Study finds bacteria in shower heads
Submitted by David Heffner of Heffner Plumbing in Indianapolis
Mycobacterium avium bacteria has been linked to pulmonary disease. It is believed that healthy people are not at risk, but those who have underlying pulmonary disease and compromised immune systems are. A University of Colorado at Boulder study found that 30 to 40 percent of the shower heads tested in New York, Illinois, Colorado, Tennessee and North Dakota had high levels of bacteria.
The spray and mist created from the shower can cause the bacteria to be inhaled deep into the lungs, especially when the water is first turned on. The warm, dark, moist environment of the shower head is a breeding ground for the bacteria.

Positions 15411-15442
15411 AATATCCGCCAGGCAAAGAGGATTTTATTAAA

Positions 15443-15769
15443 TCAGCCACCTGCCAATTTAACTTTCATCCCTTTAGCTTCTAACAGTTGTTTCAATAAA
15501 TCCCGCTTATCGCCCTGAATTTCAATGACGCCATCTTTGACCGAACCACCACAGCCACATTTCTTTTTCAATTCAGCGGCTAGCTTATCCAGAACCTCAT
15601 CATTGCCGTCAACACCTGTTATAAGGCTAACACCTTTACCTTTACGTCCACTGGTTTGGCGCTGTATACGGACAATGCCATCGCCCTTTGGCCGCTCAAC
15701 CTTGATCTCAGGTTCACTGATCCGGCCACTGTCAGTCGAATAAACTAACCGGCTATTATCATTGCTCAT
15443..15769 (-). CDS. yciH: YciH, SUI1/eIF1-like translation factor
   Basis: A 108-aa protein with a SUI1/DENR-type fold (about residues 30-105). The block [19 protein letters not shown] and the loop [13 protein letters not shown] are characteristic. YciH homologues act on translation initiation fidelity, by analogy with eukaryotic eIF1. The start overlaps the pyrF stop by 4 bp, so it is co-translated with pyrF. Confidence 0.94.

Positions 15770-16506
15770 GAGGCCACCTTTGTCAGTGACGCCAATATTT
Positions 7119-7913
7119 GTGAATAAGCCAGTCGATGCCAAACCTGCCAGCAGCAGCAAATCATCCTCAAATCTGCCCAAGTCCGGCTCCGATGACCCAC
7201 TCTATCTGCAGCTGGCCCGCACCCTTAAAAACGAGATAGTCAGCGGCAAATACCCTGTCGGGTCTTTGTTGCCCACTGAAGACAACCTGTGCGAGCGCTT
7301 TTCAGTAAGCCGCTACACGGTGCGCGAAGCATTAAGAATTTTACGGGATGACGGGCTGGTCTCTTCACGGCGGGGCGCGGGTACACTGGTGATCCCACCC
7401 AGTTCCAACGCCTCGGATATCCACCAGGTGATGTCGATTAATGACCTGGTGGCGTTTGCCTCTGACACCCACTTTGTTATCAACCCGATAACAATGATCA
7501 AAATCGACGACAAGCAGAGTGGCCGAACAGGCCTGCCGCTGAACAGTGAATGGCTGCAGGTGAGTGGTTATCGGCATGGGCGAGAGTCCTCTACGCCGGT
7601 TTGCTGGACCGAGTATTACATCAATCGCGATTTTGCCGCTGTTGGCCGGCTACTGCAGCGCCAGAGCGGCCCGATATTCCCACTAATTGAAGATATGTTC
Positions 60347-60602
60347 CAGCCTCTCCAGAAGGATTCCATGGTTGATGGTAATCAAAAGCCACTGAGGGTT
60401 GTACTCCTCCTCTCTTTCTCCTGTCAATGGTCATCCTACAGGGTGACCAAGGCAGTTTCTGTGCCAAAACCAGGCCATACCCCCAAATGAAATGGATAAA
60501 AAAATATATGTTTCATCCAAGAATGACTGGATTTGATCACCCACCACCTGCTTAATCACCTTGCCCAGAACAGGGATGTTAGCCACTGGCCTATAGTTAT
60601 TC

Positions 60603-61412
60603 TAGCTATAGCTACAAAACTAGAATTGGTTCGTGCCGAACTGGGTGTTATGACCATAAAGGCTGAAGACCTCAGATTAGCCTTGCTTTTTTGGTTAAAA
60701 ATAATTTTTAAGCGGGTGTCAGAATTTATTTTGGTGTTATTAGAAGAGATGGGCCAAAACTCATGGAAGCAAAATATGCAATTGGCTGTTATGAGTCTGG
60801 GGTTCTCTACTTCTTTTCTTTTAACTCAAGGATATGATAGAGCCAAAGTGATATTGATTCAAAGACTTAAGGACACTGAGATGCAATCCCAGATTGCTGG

Lead researcher, Dr. Norman Pace, doesn't recommend that people stop taking showers unless they are at a higher risk due to a compromised immune system. He does recommend that you use a metal shower head over plastic and that you change the shower head a couple of times a year to help eliminate the buildup of bacteria.
David Heffner is a licensed plumbing contractor in the state of Indiana and is bonded and insured. Heffner Plumbing is a highly rated company with Angie’s List and has received the Super Service Award every year since 2004. Heffner received the 2009 Contractor of the Year Award by the Greater Indianapolis Plumbing-Heating-Cooling Contractors (GIPHCC).
As of Jan. 27, 2012, this service provider was highly rated on Angie's List. Ratings are subject to change based on consumer feedback, so check AngiesList.com for the most up-to-date reviews. The views expressed by this author do not necessarily reflect those of Angie's List.